Try as he may, Donald Trump can’t catch a break in his quest to curtail Muslim immigration into the United States. On Tuesday, a federal judge in Hawaii — the same one Jeff Sessions once derided as a “judge on an island in the Pacific” — dealt the president yet another setback in his bid to impose travel restrictions on a number of nations, most of them Muslim-majority.
U.S. District Judge Derrick Watson (who has reportedly received threats for not going along with Trump), made quick work of the third iteration of the travel ban. That order, which was set to go into effect tomorrow, bars visitors from eight countries — Chad, Iran, Libya, North Korea, Somalia, Syria, Venezuela, and Yemen — indefinitely. Watson concluded that it violates federal immigration law as interpreted in binding court precedent. “Professional athletes mirror the federal government in this respect: they operate within a set of rules, and when one among them forsakes those rules in favor of his own, problems ensue,” Watson wrote.
The precedent Watson relied on in his ruling came from, of all places, Trump’s least favorite appeals court: the U.S. Court of Appeals for the 9th Circuit. In June, the appeals court ruled that our chief executive had all but ignored the language of the law, which requires that the president make a reasoned finding that the entry of certain immigrants is “detrimental to the interests of the United States.” That’s a “precondition” Trump again failed to satisfy, Watson said, in part because the new travel ban “contains internal incoherencies” that have nothing to do with national security.
To wit: Why would the government bar nationals from countries that have never been implicated in deadly terrorist attacks on U.S. soil? And why would Iran, which the U.S. government describes as a “state sponsor of terrorism,” still be allowed to send some of its nationals here under a valid student visa? Watson couldn’t tell. (In a footnote, he dinged the Trump administration for not letting him see a classified Department of Homeland Security report that may have given him some insights into the thinking behind the ban.)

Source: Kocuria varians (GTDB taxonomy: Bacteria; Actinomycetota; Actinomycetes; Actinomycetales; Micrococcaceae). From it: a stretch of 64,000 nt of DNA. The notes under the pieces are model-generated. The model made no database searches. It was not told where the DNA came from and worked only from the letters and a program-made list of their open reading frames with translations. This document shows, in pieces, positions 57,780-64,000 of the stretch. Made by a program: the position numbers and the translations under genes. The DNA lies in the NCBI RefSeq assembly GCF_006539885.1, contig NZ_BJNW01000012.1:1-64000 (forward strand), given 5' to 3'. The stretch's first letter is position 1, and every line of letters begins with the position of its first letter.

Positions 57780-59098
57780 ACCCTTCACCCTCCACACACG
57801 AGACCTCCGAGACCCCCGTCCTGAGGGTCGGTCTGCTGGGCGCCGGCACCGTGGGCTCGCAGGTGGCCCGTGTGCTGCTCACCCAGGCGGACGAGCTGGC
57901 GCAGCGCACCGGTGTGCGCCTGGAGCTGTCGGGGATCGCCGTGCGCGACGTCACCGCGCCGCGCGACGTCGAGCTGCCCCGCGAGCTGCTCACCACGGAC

For good measure, Watson pointed out all the times Trump has launched Twitter tirades about his travel ban. The record runs deep:
In another part of his ruling, Watson also concluded that in broadly singling out certain countries and not others that may be more danger-prone, Trump fell short of the law’s prohibition on “nationality-based discrimination.” That’s a little softer than saying Trump’s executive order “drips with religious intolerance, animus, and discrimination” — a conclusion that another court did reach.
It’s unclear how long Watson’s ruling, which applies nationally, will be in effect. The Supreme Court should soon decide what to do with Trump v. Hawaii, the administration’s appeal of the 9th Circuit ruling that Watson cited. That case has been at a standstill, as it concerned the temporary version of the travel ban that expired last month. On Tuesday, the Trump administration vowed to appeal Watson’s new ruling on the permanent ban, so the Supreme Court may decide to hold off until this latest challenge makes its way through the courts.
UPDATE: Overnight, a federal judge in Maryland jumped into the fray and also blocked the revised ban. As the judge did back in March, when he put the brakes on the second version of it, he went farther than his colleague in Honolulu and said that Trump’s ban is, in effect, a Muslim ban. Which is to say, the restrictions don’t just violate federal law, but also the Constitution’s protections against religious discrimination.
“When the government chooses sides among religions, the inevitable result is hatred, disrespect, and even contempt from those who adhere to different beliefs,” U.S. District Judge Theodore Chuang wrote in his 91-page opinion.